Shadow Monetary Policy Committee votes six/three to raise Bank Rate in January

SMPC votes 6/3 to raise Bank Rate

In its most recent poll, finalised on 2nd January, the Institute of Economic Affairs (IEA) Shadow Monetary Policy Committee (SMPC) decided by six votes to three that Bank Rate should be raised on Thursday 9th January. Four shadow committee members wanted a 1⁄2% increase and two SMPC members voted for a rise of 1⁄4%, while three wished to leave rates unaltered. This pattern of votes would deliver an increase of 1⁄4% on the usual Bank of England voting procedures.

Despite the split vote, there was considerable agreement amongst the SMPC members that the British economy had picked itself up off the floor at last and that growth prospects for the next year or so were reasonable. Several individuals mentioned the upwards revisions to UK national output published just before Christmas. These suggest that the economy expanded by 1.9% on average last year, rather than the 1.4% which had previously seemed likely. However, there was also concern that the dismal third quarter balance of payments figures released alongside the GDP figures indicated that home demand was running ahead of potential supply. Nevertheless, the immediate inflation outlook seemed reasonable, with some prospect of a further easing during 2014. The essential splits between Hawks and Doves were over the margin of spare capacity still available and how far it was urgent to commence the process of normalising real interest rates. There was also concern that forward guidance made it difficult for the Bank to act pre-emptively when the economic situation suddenly changed. Several committee members independently warned about the risks to the recovery posed by potentially over-zealous financial regulation.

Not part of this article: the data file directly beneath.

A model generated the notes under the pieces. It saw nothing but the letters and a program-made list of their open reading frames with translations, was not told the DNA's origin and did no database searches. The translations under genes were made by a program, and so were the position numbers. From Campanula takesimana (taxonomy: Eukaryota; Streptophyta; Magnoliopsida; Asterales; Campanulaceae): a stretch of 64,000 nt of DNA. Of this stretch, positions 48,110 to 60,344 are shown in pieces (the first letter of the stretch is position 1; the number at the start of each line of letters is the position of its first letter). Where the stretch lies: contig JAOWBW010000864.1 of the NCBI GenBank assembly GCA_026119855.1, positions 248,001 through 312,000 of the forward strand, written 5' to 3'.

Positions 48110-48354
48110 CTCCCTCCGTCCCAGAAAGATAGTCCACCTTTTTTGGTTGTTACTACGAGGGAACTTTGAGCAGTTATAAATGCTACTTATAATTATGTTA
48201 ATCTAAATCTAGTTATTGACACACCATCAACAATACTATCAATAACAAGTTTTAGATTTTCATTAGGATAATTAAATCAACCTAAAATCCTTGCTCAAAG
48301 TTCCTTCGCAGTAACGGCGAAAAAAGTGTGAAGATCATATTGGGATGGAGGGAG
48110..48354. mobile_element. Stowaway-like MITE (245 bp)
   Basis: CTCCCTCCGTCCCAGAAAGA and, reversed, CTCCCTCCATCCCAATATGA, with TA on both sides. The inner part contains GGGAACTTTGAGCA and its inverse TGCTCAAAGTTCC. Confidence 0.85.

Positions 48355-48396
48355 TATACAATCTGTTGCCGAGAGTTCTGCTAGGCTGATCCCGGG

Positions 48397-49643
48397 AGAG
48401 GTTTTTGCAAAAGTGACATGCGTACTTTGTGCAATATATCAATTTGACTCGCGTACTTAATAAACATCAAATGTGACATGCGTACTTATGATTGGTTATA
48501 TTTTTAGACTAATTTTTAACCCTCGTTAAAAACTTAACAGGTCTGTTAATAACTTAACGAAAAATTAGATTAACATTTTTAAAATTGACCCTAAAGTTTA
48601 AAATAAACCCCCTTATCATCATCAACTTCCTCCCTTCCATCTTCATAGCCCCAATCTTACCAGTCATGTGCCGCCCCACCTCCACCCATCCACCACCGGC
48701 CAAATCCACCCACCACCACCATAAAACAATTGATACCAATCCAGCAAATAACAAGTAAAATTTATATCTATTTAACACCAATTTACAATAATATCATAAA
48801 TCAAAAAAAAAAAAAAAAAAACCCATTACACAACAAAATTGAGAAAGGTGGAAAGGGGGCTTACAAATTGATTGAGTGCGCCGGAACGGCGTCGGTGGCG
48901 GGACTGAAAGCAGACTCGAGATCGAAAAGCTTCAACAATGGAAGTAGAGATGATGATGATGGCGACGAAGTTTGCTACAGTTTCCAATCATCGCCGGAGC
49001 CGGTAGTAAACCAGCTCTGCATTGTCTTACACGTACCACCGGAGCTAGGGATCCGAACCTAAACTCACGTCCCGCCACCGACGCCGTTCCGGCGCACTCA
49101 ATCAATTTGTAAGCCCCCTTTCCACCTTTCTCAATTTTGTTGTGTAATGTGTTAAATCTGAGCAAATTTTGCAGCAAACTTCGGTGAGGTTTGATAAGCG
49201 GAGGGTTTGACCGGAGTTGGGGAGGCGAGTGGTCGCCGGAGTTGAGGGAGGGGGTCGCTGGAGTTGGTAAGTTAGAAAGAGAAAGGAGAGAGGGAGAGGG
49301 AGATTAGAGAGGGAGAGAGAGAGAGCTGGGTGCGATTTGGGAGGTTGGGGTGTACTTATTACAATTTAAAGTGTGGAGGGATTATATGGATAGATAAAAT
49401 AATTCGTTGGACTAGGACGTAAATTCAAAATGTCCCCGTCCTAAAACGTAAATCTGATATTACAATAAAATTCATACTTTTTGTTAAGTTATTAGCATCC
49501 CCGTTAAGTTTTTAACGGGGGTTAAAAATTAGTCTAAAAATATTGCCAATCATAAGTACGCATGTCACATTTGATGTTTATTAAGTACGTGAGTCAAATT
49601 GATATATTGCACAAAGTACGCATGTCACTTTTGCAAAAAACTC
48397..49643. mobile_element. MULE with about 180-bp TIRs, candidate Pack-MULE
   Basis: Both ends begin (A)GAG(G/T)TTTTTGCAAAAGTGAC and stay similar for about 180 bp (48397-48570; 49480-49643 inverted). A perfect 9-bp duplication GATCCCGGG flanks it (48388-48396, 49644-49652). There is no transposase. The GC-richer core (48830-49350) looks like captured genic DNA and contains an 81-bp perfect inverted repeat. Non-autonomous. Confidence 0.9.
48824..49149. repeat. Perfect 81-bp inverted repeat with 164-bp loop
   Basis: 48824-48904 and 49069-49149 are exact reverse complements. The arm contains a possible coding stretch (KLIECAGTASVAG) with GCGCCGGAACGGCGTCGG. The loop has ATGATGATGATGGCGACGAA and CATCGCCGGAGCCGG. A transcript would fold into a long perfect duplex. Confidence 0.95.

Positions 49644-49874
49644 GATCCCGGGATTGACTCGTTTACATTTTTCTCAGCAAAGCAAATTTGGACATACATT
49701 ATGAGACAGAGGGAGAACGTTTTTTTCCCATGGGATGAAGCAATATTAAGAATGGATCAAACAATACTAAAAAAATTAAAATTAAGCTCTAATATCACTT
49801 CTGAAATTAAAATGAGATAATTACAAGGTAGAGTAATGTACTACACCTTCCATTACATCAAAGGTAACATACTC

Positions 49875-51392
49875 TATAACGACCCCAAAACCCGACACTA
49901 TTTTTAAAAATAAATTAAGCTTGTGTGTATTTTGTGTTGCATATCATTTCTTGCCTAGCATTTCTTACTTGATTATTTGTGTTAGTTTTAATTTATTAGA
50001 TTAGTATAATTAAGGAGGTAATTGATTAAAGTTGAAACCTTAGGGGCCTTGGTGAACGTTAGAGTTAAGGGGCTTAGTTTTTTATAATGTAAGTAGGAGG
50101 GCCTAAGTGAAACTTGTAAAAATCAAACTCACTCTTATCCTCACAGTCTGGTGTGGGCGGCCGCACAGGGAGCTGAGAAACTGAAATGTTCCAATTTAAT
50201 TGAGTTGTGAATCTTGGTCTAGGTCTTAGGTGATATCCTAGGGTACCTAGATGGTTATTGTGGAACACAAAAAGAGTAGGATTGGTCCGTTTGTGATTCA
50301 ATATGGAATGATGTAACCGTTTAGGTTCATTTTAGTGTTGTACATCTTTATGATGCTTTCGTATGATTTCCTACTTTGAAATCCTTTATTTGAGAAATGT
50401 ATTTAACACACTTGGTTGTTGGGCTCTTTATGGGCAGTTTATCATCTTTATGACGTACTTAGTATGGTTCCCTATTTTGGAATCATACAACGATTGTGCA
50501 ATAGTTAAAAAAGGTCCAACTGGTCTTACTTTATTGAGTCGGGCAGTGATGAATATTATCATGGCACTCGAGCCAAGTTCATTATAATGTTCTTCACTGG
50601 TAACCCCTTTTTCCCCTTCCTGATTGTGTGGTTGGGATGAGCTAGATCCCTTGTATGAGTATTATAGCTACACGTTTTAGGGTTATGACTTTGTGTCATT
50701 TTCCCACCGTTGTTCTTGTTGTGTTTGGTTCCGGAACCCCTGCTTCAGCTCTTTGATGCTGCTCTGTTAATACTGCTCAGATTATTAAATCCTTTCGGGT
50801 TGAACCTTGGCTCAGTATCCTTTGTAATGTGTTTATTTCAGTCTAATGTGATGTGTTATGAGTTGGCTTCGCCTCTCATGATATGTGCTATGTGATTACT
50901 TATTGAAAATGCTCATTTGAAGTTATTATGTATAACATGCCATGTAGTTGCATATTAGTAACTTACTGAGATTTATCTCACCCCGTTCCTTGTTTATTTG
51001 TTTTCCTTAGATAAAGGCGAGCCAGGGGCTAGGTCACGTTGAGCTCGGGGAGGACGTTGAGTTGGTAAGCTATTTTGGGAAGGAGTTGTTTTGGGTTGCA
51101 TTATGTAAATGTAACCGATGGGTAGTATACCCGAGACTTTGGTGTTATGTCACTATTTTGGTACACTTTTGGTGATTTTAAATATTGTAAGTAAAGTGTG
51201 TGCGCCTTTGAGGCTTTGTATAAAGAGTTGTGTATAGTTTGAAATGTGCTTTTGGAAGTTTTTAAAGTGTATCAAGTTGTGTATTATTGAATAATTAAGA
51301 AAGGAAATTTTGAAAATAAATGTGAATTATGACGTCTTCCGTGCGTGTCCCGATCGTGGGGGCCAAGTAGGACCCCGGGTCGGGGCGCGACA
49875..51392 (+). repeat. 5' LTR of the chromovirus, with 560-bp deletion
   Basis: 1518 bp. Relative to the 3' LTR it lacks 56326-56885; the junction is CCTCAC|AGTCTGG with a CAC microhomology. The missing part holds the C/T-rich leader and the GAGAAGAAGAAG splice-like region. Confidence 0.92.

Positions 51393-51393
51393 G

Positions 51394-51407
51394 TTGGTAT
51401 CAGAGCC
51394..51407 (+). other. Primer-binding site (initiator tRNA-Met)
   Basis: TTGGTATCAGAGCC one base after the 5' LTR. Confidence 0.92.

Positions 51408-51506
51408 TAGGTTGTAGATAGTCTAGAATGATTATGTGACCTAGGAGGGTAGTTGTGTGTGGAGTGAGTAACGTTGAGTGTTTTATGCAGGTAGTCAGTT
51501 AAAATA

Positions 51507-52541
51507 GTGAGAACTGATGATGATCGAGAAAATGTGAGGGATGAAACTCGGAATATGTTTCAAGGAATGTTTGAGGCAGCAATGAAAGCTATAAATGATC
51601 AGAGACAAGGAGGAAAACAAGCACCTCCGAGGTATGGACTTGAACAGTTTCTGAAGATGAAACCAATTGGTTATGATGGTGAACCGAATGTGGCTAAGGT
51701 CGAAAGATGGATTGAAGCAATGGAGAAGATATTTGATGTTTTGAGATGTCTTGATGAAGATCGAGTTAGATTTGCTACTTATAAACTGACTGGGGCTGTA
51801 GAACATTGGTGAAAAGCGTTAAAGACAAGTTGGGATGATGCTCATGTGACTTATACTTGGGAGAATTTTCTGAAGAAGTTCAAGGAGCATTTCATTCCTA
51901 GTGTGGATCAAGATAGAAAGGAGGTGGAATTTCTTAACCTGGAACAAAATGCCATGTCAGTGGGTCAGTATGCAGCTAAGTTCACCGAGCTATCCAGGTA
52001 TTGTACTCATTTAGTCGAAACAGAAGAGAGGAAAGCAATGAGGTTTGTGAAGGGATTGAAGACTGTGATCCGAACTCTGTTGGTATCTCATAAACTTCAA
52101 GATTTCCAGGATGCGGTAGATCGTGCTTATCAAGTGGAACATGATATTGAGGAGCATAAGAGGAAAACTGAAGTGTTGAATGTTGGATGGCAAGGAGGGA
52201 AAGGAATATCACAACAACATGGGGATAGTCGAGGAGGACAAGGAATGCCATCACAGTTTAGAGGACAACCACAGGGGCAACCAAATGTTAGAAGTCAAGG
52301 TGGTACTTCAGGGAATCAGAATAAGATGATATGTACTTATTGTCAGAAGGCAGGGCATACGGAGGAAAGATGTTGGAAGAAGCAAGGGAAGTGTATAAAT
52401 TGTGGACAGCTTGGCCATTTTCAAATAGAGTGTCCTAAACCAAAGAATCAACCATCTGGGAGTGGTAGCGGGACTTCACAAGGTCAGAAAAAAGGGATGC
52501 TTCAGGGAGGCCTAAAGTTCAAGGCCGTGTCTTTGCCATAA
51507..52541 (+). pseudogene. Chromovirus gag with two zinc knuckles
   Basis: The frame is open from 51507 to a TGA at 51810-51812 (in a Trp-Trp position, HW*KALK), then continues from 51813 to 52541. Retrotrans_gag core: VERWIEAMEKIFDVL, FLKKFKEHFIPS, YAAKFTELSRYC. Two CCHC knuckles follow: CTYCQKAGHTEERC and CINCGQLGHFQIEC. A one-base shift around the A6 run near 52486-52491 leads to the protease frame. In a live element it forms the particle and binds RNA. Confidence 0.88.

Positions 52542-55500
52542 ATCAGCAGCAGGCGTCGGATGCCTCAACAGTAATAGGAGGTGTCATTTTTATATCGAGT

The SMPC is a group of economists who have gathered quarterly at the IEA since July 1997. That it was the first such group in Britain, and that it gathers regularly to debate the issues involved, distinguishes the SMPC from the similar exercises carried out elsewhere. Because the committee casts precisely nine votes each month, it carries a pool of ‘spare’ members since it is impractical for every member to vote every time. This can lead to changes in the aggregate vote, depending on who contributed to a particular poll. As a result, the nine independent analyses should be regarded as more significant than the exact vote. The next quarterly SMPC gathering will take place on Tuesday 14th January and its minutes will be published on Sunday 2nd February. The next two SMPC polls will be released on the Sundays 2nd March and 6th April, respectively.

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